The Real Time Web is Serious Business (For Forbes)
My new article for Forbes covering the real-time web is out this morning here:
There is a lot of fuss and confusion over the term “real-time Web” epitomized in this recent comment on O’Reilly Radar:
“I’ve been baffled about all the hype surrounding the ‘real-time Web’ in the past few months. Other than breaking news (which I already had no trouble finding online) I don’t see why everyone is excited about searching real-time content.”
To answer the question, real time is a big deal and it goes way beyond searching content on Twitter. Here’s why:
But real time has the most compelling possibilities for human interaction. Humans operate in real time–we receive information, process it and react in real time. Slowly our entire media and communications infrastructure–what Marshall McLuhan called “The Extensions of Man”–are moving into real time. On the Web this is most commonly understood through services like Twitter or Facebook where communications with your friends and their status updates flow as a constant, up-to-the-second feed. But that is just the beginning. The real-time Web is being used to coordinate group action as it happens–from protest actions in Tehran to Moldavia to California. As a consequence, the next decade will be defined by the rights and regulations surrounding privacy, anonymity, free speech and the right to electronically assemble–as citizens flock to the Internet as a means of promoting civil change.
Real-time systems also help to build social bonds and accelerate knowledge sharing. The power of Twitter goes beyond the information that flows through it, or the fact that it serves as an effective channel for “breaking news.” Twitter’s power lies in the fact that it helps broker social connections. As John Hagel, the renowned business and technology strategist, points out: In times of rapid change the type of knowledge that is valuable shifts from explicit (what can be contained in a document) to tacit (what is contained in a person). The promise of knowledge management lies in connecting people with other people, not with documents. Real-time communication flows will play an increasing role in making sure the questions find the right person (as opposed to the right document) and that we are in a continual state of connectivity.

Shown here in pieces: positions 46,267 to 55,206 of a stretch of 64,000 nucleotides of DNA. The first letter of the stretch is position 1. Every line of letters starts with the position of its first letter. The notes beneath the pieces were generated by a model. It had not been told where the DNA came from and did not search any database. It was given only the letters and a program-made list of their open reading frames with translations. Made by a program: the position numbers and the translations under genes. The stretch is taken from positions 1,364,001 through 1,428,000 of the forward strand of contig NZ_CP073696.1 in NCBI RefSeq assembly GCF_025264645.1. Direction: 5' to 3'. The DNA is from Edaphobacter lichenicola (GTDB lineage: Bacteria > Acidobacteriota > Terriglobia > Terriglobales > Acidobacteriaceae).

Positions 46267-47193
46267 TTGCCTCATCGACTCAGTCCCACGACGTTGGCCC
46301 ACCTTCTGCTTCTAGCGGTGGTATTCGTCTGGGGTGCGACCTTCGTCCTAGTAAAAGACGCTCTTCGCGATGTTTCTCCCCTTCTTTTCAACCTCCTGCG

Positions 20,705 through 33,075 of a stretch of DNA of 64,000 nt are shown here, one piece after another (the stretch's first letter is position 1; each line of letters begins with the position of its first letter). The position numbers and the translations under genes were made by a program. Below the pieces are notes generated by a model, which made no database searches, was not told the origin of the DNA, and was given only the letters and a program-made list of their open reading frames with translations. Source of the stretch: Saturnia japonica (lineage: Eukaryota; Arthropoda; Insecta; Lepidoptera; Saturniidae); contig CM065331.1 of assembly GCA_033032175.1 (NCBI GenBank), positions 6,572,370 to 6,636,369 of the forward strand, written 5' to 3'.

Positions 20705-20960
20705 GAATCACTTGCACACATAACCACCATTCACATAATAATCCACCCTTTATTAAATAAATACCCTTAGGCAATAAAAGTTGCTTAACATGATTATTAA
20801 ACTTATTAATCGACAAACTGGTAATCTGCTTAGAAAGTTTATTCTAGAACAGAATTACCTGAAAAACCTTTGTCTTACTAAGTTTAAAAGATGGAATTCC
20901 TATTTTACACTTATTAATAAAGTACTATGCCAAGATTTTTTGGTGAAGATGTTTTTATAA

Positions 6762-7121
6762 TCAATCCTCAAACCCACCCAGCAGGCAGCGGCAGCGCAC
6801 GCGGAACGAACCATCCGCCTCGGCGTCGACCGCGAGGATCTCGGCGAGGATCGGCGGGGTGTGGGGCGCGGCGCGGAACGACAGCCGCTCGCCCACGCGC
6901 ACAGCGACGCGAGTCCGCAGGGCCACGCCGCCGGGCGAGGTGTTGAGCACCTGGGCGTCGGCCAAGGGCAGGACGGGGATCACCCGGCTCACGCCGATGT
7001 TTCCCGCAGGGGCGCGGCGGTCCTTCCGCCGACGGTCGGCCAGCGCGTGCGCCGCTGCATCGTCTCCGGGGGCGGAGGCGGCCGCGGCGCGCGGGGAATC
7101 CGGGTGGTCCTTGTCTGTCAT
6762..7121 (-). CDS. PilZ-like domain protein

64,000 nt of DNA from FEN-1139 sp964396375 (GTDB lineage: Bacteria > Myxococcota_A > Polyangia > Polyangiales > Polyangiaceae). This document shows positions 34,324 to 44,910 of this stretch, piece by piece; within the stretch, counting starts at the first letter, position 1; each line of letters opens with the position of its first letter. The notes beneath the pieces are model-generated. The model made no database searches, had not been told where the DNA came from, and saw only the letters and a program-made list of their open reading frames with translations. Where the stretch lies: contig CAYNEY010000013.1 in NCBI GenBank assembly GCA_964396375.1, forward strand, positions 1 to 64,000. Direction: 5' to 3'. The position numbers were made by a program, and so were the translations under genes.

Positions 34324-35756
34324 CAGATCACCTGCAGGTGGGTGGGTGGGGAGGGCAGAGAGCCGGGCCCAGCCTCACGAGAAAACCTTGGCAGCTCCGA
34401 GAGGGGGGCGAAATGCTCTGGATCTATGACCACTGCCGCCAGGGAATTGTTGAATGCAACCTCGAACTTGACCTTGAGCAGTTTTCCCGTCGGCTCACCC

Real-time testing feedback loops also put a premium on building a learning organization. Winners, on the Web and off, will be dynamically testing and improving closer to real time. Another way to think about this is to consider how Google would run your business–where every user action is used to provide a better service to the next customer. Considering the actions of your users as implicit feedback to continually refine your service is the heart of Web 2.0. It is also the future of being competitive in business.
With the rise of real time we are moving from lagging indicators (customer surveys, focus groups, long product cycles) to leading indicators (online analytics, real-time optimization, lean start-up methods for business). The lag time between question-and-answer and between customer response and company reaction is the arbitrage opportunity for many businesses today.
If the ’90s metaphor for the Internet was “the brain”–a giant, storage and processing system for all the world’s information–the new metaphor is the Social Nervous System, where all of this information is bound up with ubiquitous, real-time communications and used to direct activity in the world. In the Social Nervous System, the boundaries between online and offline become extremely blurry.
We are just scraping the surface of a real-time revolution–but make no mistake, it is a big deal. That is breaking news.